Report: Ambac deal may be imminent By MICHAEL GORMLEY
A bailout of bond insurer Ambac Financial Group Inc. is scheduled to be announced as early as Wednesday afternoon, according to a person close to the talks who spoke on the condition of anonymity because the deal was not final.
The deal would split Ambac's operations into a top-rated municipal bond business and a structured finance unit. Ambac is in trouble because the company wrote guarantees on billions of dollars of questionable structured finance assets.
Ambac also announced Wednesday that it will offer $1.5 billion in common stock and equity units to boost its reserves in an effort to maintain its "AAA" credit rating. The insurer essentially needs that rating to book new business.
The New York-based bond insurer said its total offering consists of a public stock offering for at least $1 billion and a $500 million offering of equity units. The company also said it plans to stop underwriting all structured finance businesses for six months to accumulate capital and will stop underwriting certain structured finance businesses.
Ambac shares fell $1.17, or 10 percent to $9.59. The company has been trying for several months to secure more capital to maintain its credit rating and keep operating as usual. Its protracted search for capital, and the problems of other bond insurers, has added to the anxiety on Wall Street and also caused problems in the municipal bond market.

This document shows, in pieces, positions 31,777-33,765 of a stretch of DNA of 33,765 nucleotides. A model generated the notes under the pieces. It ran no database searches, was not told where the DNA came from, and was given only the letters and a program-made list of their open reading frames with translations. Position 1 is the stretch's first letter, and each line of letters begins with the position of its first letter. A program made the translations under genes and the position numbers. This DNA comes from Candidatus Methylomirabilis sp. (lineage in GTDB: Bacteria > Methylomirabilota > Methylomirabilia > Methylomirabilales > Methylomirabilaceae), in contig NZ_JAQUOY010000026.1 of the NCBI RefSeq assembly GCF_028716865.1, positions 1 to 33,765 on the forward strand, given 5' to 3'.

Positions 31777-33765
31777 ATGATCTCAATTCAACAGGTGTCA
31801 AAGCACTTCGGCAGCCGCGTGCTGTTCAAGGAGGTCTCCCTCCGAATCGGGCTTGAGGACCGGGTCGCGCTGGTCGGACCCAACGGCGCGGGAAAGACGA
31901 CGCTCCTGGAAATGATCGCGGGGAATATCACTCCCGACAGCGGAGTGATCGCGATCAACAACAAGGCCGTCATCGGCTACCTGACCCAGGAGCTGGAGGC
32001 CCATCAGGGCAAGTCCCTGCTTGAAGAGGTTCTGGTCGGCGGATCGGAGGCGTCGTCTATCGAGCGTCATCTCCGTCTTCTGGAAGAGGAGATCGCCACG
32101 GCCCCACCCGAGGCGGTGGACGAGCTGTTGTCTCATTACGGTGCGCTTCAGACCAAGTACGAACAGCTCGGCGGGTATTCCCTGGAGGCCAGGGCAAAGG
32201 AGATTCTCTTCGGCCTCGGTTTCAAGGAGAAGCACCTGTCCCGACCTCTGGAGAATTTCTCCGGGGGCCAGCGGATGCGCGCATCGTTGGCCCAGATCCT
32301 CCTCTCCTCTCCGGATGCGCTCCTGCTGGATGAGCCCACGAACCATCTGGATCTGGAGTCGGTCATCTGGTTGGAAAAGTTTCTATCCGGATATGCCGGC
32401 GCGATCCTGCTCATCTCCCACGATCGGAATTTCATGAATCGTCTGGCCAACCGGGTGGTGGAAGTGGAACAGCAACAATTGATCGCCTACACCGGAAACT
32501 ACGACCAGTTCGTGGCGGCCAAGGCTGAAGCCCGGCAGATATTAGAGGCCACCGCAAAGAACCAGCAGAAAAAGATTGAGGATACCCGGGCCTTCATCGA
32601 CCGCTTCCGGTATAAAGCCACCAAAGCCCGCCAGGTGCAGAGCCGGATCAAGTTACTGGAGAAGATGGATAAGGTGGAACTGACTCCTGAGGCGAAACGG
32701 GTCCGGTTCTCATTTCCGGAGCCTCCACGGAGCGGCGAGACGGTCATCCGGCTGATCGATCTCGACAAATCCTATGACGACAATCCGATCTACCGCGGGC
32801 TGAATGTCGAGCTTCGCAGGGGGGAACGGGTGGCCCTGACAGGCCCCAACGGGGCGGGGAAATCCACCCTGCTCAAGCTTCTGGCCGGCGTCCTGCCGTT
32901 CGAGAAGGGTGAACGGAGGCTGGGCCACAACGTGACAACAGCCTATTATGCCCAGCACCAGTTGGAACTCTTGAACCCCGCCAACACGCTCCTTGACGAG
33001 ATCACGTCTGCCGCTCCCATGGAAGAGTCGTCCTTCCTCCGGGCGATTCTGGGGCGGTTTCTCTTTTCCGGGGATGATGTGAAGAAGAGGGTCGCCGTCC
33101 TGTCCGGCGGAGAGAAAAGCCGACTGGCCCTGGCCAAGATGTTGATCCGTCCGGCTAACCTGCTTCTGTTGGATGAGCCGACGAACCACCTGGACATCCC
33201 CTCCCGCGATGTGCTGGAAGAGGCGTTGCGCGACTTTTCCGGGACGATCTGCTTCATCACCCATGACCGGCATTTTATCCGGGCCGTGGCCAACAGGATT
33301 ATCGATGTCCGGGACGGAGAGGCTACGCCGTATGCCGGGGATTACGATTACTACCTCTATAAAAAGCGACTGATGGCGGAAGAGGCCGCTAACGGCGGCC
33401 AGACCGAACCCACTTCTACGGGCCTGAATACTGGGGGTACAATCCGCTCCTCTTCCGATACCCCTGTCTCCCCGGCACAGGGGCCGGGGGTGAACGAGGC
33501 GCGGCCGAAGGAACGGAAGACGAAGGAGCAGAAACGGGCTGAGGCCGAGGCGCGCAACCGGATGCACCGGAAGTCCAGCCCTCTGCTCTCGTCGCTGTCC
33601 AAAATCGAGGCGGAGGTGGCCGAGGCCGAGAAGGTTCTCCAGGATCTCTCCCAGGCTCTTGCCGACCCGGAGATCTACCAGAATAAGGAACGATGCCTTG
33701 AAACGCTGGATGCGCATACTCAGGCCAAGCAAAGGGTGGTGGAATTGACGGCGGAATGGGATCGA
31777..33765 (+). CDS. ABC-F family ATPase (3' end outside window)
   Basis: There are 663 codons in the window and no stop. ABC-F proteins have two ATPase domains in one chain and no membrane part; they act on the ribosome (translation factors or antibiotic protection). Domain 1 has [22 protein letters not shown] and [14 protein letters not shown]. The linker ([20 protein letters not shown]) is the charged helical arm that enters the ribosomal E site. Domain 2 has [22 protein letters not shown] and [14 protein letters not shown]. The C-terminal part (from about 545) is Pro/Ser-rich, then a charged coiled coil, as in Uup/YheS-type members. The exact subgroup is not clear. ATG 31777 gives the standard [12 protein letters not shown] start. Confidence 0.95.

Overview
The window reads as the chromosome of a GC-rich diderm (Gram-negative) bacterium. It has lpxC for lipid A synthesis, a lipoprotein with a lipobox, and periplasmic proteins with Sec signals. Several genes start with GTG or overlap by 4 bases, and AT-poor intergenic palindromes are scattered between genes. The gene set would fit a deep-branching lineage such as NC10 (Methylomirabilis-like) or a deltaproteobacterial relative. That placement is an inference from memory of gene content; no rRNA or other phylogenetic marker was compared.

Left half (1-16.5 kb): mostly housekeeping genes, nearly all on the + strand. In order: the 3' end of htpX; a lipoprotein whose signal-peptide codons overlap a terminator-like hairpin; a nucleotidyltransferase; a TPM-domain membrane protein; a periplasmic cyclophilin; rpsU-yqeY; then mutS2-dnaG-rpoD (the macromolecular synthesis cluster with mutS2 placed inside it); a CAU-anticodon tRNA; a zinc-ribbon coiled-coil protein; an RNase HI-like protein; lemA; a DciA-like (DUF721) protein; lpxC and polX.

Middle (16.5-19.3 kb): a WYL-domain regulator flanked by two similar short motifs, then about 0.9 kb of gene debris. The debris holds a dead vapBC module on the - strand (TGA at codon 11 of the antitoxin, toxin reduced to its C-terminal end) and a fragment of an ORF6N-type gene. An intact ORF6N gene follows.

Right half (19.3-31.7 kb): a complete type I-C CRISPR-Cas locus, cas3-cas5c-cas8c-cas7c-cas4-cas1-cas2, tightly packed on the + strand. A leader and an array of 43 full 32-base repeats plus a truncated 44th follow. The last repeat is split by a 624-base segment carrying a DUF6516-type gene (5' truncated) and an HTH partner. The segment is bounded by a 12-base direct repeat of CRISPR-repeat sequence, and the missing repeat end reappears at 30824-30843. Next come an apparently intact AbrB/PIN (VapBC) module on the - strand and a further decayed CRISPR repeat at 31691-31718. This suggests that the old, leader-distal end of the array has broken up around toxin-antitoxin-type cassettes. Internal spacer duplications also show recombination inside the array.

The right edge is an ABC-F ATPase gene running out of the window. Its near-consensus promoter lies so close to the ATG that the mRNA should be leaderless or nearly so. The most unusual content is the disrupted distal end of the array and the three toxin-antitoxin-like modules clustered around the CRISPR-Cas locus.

The person who spoke on condition of anonymity about an Ambac bailout said one of the details to be worked out with New York insurance regulators is when an announcement could be made without disrupting the markets. The announcement could be postponed until next week even if the deal is final.
"A lot of progress has been made" in the last two days, the person said.
A second person familiar with the talks who also spoke on the condition of anonymity said the deal is final and would be announced shortly.
Ambac spokesman Douglas Renfield-Miller wouldn't comment on whether a deal was imminent, but said before the offer announcement Wednesday that the company is pursuing several options.
The proposal to split Ambac into two divisions might have attracted capital from private equity funds and wealthy investors eager to gain exposure to the generally lucrative municipal bond insurance business. On the other hand, private investors seeking handsome double-digit returns would not have been likely buyers of a new company specializing in risky structured finance insurance.
New York state Superintendent of Insurance Eric Dinallo has been working on a solution for Ambac and its rival, MBIA Inc. MBIA also guarantees on billions of dollars of questionable structured finance assets. Ratings agencies Moody's Investors Service and Standard & Poor's Corp. said in past the insurers would need much higher capital levels to pay claims on defaults on the risky assets -- though they recently reaffirmed MBIA's ratings and said it did not need to raise more capital.
MBIA had also said it would stop providing insurance on structured finance deals for at least the next six months.